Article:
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Summary of New Features

NOTE: Some of the material in this chapter is based on JDBCtm API Tutorial and Reference, Second Edition: Universal Data Access for the Javatm 2 Platform, published by Addison Wesley as part of the Java series, ISBN 0-201-43328-1.

This appendix summarizes the new features that have been added to the JDBC API over time. Note that in order to use a feature, you must be using a driver that supports that feature.

A.1 Overview of JDBC 3.0 API Changes

One of the major changes in the JDBC 3.0 API is that it includes the package javax.sql (the JDBC Optional Package) as well as the package java.sql. This overview is divided into two sections, the first giving new features introduced in the JDBC 3.0 API for both packages, and the second giving the features introduced in the JDBC 2.0 Optional Package. See the JDBC 3.0 API Specification for more detailed information.

A.1.1 Features Introduced in the JDBC 3.0 API

The JDBC 3.0 API introduces new material and changes in these areas:

A.1.2 Features Introduced in the JDBC 2.0 Optional Package

The following features, which were introduced in the javax.sql package, are now part of the JDBC 3.0 API and are included in the J2SE version 1.4:

A.2 Overview of JDBC 2.0 Core API Changes

The JDBC 2.0 core API includes the JDBC 1.0 API and adds enhancements and new functionality to it. These additions put the Java programming language at the forefront of database computing, providing both universal data access and improved performance.

Applications that use earlier versions of the JDBC API can be run using the Java 2 platform with no problem, in keeping with the goal of backward compatibility. However, an application that takes advantage of the new 2.0 features must be run with a driver that implements those features.

The new features in the JDBC 2.0 core API fall into two broad categories: support for new functionality and support for the SQL99 data types.

  1. Support for new functionality
  2. Support for advanced data types

A.3 Summary of New Functionality

The JDBC 2.0 core API adds important new functionality. The following sections briefly explain each new area of functionality and summarize the supporting API.

A.3.1 Scrollable Result Sets

Scrollable result sets provide the ability to move the cursor forward and backward to a specified position or to a position relative to the current position. The following interfaces have new methods that support scrollable result sets.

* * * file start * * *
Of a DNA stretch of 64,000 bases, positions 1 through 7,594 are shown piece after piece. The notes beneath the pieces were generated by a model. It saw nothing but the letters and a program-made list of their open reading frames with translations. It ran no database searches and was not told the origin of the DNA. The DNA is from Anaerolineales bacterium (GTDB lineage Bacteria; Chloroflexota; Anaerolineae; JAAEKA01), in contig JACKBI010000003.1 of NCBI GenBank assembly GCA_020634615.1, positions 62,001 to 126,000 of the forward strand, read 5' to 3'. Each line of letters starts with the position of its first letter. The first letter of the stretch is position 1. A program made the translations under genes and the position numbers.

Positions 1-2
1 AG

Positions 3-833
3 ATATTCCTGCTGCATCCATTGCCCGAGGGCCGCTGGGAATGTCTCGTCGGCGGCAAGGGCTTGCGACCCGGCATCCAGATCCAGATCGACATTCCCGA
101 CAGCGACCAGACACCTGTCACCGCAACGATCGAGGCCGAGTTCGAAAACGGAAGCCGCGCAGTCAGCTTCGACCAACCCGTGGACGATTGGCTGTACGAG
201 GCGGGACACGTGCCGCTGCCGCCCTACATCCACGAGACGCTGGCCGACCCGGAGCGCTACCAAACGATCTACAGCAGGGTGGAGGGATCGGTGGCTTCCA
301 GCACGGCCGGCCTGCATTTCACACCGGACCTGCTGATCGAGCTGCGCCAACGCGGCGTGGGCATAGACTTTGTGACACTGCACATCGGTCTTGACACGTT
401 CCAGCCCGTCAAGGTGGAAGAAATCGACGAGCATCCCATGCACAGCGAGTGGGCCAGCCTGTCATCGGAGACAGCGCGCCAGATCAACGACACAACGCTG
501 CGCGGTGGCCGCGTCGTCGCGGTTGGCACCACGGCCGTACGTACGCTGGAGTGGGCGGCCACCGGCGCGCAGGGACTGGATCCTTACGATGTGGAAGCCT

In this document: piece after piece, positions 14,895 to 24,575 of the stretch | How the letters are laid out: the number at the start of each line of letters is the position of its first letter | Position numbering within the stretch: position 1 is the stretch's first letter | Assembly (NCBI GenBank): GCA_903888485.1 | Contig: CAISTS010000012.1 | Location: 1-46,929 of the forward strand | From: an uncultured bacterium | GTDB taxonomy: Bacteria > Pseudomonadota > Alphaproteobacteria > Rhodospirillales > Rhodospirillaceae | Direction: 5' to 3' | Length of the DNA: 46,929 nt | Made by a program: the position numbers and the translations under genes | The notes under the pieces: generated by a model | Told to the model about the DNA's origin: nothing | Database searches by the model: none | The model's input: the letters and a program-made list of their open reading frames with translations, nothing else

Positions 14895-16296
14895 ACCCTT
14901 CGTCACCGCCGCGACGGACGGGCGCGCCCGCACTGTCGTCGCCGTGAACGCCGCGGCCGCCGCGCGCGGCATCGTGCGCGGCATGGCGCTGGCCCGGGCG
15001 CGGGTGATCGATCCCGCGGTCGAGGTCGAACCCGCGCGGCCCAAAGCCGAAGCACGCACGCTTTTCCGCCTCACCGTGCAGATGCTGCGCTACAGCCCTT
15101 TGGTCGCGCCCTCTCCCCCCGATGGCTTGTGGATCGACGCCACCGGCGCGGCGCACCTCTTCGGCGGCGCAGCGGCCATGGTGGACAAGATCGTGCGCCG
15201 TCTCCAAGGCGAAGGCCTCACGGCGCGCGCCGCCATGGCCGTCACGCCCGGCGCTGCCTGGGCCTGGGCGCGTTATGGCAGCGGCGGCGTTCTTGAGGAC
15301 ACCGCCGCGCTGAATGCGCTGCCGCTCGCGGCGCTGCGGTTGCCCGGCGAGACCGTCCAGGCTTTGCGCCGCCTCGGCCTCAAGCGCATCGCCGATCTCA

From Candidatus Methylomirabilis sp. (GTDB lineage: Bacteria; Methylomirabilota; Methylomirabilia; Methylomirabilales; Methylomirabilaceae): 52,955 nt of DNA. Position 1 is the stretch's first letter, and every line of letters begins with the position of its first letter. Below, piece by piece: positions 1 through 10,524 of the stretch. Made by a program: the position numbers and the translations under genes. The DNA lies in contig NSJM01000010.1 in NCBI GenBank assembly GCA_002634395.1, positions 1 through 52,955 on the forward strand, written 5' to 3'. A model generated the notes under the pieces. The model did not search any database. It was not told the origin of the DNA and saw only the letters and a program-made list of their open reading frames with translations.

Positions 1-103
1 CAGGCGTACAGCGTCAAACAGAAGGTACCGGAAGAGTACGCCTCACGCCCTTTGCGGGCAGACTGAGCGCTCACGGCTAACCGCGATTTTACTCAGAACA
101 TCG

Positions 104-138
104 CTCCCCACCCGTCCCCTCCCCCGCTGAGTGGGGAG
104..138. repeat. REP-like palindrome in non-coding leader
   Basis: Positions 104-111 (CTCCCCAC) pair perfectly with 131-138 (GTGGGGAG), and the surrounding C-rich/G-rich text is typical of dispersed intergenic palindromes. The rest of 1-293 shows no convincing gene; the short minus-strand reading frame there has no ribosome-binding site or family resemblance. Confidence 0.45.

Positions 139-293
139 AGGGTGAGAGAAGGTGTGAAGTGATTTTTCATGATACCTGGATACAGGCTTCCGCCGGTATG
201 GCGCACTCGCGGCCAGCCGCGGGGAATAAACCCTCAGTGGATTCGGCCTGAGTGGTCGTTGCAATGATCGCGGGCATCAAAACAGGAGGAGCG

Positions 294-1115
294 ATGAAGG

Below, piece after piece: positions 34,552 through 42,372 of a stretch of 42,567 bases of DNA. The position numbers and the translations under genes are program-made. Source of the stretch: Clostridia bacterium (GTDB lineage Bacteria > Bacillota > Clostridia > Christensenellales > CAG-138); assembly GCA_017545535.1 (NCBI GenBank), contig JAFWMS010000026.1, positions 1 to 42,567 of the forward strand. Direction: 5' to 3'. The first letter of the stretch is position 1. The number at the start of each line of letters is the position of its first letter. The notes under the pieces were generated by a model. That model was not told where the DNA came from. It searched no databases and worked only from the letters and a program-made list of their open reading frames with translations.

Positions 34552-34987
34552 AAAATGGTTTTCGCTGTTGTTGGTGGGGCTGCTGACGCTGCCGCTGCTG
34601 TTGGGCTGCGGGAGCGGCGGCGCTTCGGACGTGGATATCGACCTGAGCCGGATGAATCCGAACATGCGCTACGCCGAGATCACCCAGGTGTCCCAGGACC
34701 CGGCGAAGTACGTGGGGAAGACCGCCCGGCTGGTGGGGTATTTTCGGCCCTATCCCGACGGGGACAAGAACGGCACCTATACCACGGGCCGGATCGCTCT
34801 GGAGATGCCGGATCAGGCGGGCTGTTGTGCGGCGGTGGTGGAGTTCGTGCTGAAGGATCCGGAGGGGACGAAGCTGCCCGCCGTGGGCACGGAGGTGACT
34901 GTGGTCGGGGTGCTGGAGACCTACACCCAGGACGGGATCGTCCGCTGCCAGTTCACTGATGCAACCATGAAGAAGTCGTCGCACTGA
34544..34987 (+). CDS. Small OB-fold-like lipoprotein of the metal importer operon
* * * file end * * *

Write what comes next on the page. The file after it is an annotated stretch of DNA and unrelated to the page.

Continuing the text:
A.3.2 Batch Updates

The new batch update facility provides the ability to send multiple updates to the database to be executed as a batch rather than sending each update separately. The following interfaces add methods that support batch updates, and the exception BatchUpdateException is new.

A.3.3 Programmatic Updates

Programmatic updates provide the ability to make updates using the JDBC API rather than SQL statements. The following interfaces have new methods and constants that support programmatic updates.

A.3.4 Other New Features

The JDBC 2.0 core API provides various other new features, which are summarized in the following list.

A.4 Support for Advanced Data Types

The JDBC 2.0 core API adds support for using advanced data types, making it as easy to use them as it is to use simple data types. This support includes the ability to store, retrieve, and update even the new SQL data types that are essentially objects, blurring the distinction between object databases and relational databases. The next four sections ("What Are the SQL99 Data Types?" on page 145, "Summary of Support for the SQL99 Data Types" on page 146, "Mapping of the SQL99 Types" on page 148, and "SQL Locators" on page 149) describe how the JDBC 2.0 core API provides support for these advanced data types.

In addition to being able to store objects defined in SQL as values in a database table, programmers writing Java applications can also store objects defined in the Java programming language as values in a database table. The section "Support for Storing Java Objects" on page 149 describes this capability.